As for the pardonableness of sin, that indeed constitutes the pith and marrow of the "Good News" for the publication of which the Bible was written. From the first page in Genesis to the last in Revelation an undertone, swelling out as the end approaches into clear and joyous accents of love and mercy, proclaiming that the God of heaven, while Himself holy and just, of purer eyes than to behold iniquity, and unable to clear the guilty, is nevertheless merciful and gracious, long-suffering and slow to wrath, abundant in goodness and truth, keeping mercy for thousands, forgiving iniquity, transgression and sin (Ex 34:6); announcing that He has made full provision for harmonizing the claims of mercy and justice in His own character by laying help upon One that is mighty, (Ps 89:19), even His only begotten and well-beloved Son, upon whom He had laid the iniquity of us all (Isa 53:6), that He might once for all, as the Lamb of God, take away the sins of the world (John 1:29), intimating that the whole work necessary for enabling sinful men to be forgiven has been accomplished by Christ's death and resurrection, and that now God is in Him "reconciling the world unto Himself, not imputing unto men their trespasses" (2 Cor 5:19), inviting men everywhere to repent and be converted, that their sins may be blotted out (Acts 3:19); telling men that nothing more is required of them in order to be freely and fully justified from all their transgressions than faith in the propitiation of the cross (Rom 3:25); and declaring that nothing will shut a sinner out from forgiveness except refusal to believe in the great redemption and accept the freely offered forgiveness-though that will, since it is written that he who believeth not on the Son of God "shall not see life" (John 3:36).

The ultimate removal of sin from the souls of the believing and pardoned is left by Scripture in no uncertainty. It was foretold in the name given to the Saviour at His birth: "Thou shalt call His name Jesus, because He shall save His people from " (Gen 17:19; Matt 1:21; Luke 1:13)(out of," not "in") their sins." It was implied in the object contemplated by His incarnation: "He was manifested to take away our sins" (1 John 3:5). It is declared to have been the purpose of His death upon the cross: "He gave Himself for us, that He might redeem us from all iniquity and purify unto Himself a peculiar people zealous of good works" (Titus 2:14). It is held up before the Christian as his final destiny "to be conformed to the image of His (God's) Son" (Rom 8:29), to be presented "faultless before the presence of His glory with exceeding joy" (Jude 24), and to be a dweller in the heavenly city "into which there can enter nothing that defileth."

Whether sin will be ultimately extirpated if not from the universe, then from the family of man, is a different question, upon which the pronouncement of Scripture is thought by some to be less explicit. Its complete and permanent removal from the race is considered by Certain interpreters to be taught in Scripture. That texts can be cited which seem to lend support to the theories of Annihilation, Second Probation, and Universal Salvation need not be denied; but a close examination of the passages in question will show that the support derived from them is exceedingly precarious.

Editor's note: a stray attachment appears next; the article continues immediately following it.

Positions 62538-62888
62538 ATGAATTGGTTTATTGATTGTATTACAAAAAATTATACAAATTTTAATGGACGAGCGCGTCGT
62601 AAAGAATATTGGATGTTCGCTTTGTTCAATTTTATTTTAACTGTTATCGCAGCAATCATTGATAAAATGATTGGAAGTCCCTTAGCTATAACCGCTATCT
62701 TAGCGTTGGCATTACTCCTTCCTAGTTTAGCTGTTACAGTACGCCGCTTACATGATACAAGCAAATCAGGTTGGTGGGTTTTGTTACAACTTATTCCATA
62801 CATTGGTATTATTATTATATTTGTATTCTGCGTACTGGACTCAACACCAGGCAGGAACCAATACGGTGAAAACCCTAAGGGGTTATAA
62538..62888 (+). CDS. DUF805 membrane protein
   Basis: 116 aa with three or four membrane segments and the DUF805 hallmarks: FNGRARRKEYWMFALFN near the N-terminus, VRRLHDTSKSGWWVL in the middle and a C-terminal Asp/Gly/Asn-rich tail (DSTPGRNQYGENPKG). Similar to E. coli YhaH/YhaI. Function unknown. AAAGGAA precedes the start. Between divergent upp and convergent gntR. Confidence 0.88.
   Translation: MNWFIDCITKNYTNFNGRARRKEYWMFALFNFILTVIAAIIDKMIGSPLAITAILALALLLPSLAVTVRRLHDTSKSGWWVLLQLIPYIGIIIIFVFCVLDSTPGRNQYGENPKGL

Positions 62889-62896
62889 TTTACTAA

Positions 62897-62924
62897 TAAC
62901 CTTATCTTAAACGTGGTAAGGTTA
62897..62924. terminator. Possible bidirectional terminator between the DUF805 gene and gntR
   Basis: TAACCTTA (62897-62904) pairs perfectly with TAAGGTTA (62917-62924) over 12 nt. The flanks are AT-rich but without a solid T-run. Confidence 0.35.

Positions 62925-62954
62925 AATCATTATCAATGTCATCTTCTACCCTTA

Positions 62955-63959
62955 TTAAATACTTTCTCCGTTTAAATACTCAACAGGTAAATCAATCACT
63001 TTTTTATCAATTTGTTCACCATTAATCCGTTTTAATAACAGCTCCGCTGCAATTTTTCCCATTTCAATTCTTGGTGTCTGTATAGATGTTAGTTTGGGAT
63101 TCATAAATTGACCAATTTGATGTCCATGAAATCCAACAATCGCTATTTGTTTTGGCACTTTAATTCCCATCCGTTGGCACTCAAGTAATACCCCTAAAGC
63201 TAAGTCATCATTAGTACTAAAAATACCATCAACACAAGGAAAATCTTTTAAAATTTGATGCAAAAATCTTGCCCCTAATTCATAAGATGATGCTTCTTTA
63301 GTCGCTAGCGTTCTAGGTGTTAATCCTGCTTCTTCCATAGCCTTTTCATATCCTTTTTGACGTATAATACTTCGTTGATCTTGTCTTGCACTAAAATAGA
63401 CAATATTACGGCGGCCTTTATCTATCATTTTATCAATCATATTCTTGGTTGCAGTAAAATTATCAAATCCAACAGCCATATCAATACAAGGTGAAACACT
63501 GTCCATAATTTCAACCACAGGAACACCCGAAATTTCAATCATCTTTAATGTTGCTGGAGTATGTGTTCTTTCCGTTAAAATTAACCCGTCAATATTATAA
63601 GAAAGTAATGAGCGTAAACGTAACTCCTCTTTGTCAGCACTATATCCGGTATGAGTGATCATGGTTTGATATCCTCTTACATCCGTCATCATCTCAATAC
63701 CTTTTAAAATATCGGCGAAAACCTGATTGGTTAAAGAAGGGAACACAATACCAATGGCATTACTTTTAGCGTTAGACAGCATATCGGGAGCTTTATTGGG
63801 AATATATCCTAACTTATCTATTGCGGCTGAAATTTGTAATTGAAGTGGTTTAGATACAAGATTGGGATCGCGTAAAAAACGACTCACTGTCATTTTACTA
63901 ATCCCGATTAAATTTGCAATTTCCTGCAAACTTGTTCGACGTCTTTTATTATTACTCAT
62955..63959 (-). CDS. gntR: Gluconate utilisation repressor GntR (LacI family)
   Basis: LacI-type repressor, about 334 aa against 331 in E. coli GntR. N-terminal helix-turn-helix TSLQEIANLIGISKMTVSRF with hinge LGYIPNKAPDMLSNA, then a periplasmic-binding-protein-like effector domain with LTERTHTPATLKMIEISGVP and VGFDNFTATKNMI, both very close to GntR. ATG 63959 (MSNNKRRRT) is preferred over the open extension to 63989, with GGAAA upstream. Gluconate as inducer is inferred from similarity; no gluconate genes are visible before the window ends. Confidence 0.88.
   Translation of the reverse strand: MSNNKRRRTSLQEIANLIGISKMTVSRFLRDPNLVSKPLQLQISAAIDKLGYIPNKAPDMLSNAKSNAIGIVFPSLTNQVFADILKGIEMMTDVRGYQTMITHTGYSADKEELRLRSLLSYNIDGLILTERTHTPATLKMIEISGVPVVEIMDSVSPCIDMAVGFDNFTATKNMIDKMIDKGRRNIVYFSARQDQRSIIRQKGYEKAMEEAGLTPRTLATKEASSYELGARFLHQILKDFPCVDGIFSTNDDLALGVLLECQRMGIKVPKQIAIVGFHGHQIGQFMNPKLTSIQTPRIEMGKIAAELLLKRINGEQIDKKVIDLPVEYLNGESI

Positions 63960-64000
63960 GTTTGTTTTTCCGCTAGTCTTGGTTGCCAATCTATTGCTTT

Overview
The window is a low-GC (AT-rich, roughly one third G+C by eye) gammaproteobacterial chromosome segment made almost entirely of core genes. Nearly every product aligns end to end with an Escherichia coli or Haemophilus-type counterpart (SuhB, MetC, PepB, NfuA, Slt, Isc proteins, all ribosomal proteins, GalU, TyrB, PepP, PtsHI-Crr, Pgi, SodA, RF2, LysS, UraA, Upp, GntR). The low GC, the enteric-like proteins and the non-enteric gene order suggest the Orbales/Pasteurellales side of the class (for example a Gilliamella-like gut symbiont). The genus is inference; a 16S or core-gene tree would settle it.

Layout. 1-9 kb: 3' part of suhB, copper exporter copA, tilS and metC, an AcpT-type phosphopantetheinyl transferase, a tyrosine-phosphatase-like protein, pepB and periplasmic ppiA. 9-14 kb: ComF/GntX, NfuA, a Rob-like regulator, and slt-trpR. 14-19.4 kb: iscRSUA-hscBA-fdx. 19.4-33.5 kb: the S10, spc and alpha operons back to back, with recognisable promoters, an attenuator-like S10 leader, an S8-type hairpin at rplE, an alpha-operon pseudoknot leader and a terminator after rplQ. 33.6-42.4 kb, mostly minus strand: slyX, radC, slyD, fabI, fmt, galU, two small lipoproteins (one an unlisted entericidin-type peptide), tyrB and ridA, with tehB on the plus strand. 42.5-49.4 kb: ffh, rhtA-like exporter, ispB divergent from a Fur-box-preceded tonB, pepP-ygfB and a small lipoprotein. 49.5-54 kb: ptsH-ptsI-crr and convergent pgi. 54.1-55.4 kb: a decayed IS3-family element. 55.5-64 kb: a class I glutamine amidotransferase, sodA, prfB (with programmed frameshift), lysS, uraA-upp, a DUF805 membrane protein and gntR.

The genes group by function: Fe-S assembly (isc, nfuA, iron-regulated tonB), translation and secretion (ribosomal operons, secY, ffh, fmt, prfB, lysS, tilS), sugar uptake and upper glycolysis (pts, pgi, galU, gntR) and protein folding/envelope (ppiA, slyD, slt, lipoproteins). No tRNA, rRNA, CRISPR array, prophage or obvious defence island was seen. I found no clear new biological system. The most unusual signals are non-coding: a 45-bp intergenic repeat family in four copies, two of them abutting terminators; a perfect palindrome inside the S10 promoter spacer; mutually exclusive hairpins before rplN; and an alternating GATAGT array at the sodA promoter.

That those who depart this life in impenitence and unbelief will be annihilated either at death or after the resurrection is deemed a legitimate deduction from the use of the word death as the punishment of sin. But as "applied to man death does not necessarily mean extinction of being." Bishop Butler long ago drew attention to the fact that various organs of the body might be removed without extinguishing the indwelling spirit, and argued that it was at least probable that the immaterial part of man would not be destroyed though the entire material frame were reduced to dust; and only recently Sir Oliver Lodge from the presidential chair told the British Association that the best science warranted belief in the continuity of existence after death. Solely on the assumption that mind is merely a function of matter can the dissolution of the body be regarded as the extinction of being. Such an assumption is foreign to Scripture. In the Old Testament David expected to "dwell in the house of the Lord forever" (Ps 23:6; 27:4); Asaph at the end of life hoped to be "received into glory;" and Solomon wrote: "Then shall the dust return to the earth as it was, and the spirit shall return to God who gave it" (Eccl 12:7). In the New Testament Christ took for granted that Abraham, Isaac and Jacob, though long dead were still living, and in His parable assumed that Dives and Lazarus still existed in the unseen world, although their bodies were in the grave. He also assured the dying robber that when the anguish of the cross was over they would pass together into Paradise, and counseled people generally to be afraid of "him who could destroy both soul and body in hell" (Matt 10:28). Paul, too, had no hesitation in writing that to be "absent from the body" meant to be present with the Lord," nor had Stephen any doubt in praying as he closed his eyes in death: "Lord Jesus, receive my spirit" (Acts 7:59). None of these citations suggest that the soul is simply a function of the body, or that it ceases to be when the body dies.